Whither alpha? Alexander Campbell, in fine form, officiates at a debate between David Rowe and Barry Schachter. All of them, refreshingly, reject the idea that there’s some limited supply of alpha, and that as the number of hedge funds and others chasing it increases, there will be less to go round for the average hedge fund manager.
Campbell’s blog entry is a fine introduction to the debate. My view is that alpha comes from global imbalances — things like currency pegs which cause distortions in the market. Right now, there are more global imbalances than ever before, which implies to me that there should be more alpha than ever before.
Specifically, I think there’s a big delta in the financial markets right now. (I think delta is the right word…) You have the hedge funds and private equity types at one end, who are all about making money and generating alpha. And then you have the world’s governments at the other end, who are all about accumulating reserves and who really don’t seem to mind very much if they underperform the market. So long as this state of affairs continues, both can be very happy.
(One extreme example of this is Russia, where the government sold off its patrimony at fire-sale prices to ultracapitalist investors. Lots of alpha for the investors there — and the Russian people are the losers.)
More generally, there seems to be more money chasing low-risk fixed-income investments now than at any point in history — this is why private equity is making so much money by issuing vast amounts of cheap debt. There are lots of investors who want risk-free debt, and lots of hedge funds, investment banks, and the like who can make money off the fact that issuing debt can generate higher returns for equity investors.
So count me in with the people who think there’s likely to be more than enough alpha to go round for the foreseeable future. That said, of course, there will always be a lot of hedge fund managers who think they’re better than they actually are, and who end up just giving money away to the managers who really generate alpha.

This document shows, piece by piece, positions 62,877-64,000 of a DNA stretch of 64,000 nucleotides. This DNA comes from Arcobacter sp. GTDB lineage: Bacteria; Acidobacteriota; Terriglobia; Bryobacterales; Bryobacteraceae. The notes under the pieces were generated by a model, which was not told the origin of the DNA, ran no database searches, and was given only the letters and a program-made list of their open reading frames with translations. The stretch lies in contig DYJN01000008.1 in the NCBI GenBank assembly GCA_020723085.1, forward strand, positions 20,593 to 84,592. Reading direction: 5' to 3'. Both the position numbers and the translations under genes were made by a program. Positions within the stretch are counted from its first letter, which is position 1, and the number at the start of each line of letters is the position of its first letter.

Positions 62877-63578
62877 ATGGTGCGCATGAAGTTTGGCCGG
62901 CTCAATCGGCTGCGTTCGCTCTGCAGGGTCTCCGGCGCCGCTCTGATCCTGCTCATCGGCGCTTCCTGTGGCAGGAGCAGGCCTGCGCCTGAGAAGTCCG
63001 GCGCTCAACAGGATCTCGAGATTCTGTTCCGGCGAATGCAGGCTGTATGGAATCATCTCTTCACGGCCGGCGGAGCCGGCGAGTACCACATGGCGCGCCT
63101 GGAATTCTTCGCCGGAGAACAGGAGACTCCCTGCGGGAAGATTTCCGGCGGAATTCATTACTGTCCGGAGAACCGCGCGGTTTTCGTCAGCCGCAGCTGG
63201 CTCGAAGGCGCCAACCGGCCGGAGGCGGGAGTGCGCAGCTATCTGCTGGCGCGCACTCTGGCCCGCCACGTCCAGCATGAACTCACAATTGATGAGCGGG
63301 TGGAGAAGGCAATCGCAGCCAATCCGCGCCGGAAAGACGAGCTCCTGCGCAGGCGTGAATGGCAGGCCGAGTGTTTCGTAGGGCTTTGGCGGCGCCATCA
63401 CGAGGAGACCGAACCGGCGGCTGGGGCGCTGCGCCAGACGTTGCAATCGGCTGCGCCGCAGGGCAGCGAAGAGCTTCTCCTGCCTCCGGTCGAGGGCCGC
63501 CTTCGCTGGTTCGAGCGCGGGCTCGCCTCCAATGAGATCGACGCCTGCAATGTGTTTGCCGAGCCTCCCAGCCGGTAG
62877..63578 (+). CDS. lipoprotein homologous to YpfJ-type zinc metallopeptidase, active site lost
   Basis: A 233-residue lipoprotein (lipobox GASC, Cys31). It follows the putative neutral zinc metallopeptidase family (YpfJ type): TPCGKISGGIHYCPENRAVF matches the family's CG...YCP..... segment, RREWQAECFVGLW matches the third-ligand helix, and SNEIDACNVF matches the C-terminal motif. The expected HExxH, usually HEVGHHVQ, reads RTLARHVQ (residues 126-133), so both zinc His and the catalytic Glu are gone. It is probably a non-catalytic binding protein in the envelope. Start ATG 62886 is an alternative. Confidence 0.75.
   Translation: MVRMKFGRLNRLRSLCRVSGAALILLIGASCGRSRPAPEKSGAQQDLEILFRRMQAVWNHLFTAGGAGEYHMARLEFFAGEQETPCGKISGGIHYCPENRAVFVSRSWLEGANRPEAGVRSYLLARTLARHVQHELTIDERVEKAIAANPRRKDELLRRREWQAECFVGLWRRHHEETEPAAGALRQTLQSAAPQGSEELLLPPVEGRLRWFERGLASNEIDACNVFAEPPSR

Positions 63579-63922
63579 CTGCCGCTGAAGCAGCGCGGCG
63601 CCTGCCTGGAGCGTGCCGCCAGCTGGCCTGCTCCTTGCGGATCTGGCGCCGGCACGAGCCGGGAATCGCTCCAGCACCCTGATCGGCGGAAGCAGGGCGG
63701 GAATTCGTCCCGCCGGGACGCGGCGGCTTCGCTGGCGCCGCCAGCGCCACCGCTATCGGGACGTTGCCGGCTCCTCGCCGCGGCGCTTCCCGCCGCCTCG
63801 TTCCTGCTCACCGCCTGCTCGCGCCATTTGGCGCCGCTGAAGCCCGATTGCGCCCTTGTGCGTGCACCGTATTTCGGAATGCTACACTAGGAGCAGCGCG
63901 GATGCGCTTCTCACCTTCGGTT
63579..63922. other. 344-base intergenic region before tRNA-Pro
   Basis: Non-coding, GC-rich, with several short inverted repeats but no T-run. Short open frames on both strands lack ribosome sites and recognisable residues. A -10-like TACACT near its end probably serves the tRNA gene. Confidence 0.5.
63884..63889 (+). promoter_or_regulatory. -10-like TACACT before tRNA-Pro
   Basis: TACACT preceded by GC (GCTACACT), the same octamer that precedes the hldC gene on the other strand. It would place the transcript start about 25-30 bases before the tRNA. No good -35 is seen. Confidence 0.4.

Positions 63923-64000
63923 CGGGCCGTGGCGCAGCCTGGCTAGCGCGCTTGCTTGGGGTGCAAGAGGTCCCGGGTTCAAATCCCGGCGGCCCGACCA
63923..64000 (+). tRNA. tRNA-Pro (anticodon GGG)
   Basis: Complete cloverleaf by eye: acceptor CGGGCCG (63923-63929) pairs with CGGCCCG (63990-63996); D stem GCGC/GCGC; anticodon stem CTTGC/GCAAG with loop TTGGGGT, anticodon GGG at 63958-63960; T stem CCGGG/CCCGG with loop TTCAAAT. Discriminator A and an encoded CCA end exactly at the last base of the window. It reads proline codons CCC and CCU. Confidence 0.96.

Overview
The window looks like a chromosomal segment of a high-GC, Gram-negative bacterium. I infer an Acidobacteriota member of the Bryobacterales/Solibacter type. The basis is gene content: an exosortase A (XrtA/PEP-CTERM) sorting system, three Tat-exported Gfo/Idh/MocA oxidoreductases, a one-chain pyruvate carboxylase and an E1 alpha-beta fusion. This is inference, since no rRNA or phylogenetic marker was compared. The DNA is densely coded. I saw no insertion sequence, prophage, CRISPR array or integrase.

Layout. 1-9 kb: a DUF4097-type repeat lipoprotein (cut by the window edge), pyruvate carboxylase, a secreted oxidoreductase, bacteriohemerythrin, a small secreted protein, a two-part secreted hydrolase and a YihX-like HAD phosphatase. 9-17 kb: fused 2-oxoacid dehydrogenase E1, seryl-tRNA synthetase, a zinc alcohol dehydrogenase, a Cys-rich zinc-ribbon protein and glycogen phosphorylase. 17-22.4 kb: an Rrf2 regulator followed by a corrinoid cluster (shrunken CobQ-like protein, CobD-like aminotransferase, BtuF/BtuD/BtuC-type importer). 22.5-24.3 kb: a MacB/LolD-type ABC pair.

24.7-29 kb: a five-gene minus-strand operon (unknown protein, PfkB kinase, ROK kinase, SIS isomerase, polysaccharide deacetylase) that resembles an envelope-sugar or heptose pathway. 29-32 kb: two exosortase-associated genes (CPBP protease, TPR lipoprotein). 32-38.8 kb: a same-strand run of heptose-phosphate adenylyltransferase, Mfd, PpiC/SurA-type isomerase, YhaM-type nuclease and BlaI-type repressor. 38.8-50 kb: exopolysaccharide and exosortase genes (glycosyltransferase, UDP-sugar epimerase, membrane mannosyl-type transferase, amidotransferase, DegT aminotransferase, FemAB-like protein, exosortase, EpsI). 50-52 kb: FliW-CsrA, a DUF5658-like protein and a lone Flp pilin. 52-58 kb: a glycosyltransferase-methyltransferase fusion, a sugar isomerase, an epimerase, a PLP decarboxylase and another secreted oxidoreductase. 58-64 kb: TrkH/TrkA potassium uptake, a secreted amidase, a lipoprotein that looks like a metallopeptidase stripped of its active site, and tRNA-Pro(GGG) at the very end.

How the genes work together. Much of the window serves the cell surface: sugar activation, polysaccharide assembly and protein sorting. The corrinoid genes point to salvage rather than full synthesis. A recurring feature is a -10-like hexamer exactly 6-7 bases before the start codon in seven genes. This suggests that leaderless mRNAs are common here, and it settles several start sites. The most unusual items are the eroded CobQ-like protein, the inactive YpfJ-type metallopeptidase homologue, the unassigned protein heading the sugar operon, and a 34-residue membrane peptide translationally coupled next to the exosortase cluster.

Felix — to make your imbalance story work i think you need a couple of additional steps, since private equity firms don’t issue risk free debt that really appeals directly to most official institutions.
I think those steps are:
a) institutions who don’t worry about currency risk are putting lots of euros and dollars on deposit in the world’s banks, allowing the banks to take on a bit of credit risk (especially with relatively flat yield curves making it hard to simply borrow short and lend long)
b) institutions that don’t worry about currency risk are buying lots of relatively safe treasuries and agencies, driving down yields on those instruments and providing the former holders of those instruments (pension funds, insurance cos) with cash that they invest in somewhat riskier assets as part of a more general search for yield.
incidentally, you don’t seem to be spending all that much time at the beach, and i would be interested in your take on the latest data on the mortgage market and the markets reaction to it — in the past, you have argued to trust markets not economists and today the data (foreclosures, late payments, etc from q4) seemed to scare the market a bit … are you worried you have got goaded by a few prophets of doom and gloom into a position that looks a bit more sanguine than justified by the data? or are you still confident subprime woes will be confined to those in the biz of making those loans and repackaging them, b/c the market has dried up, with losses in the secondary market concentrated in the equity and perhaps mezz tranches of CDOS created of subprime mortgages?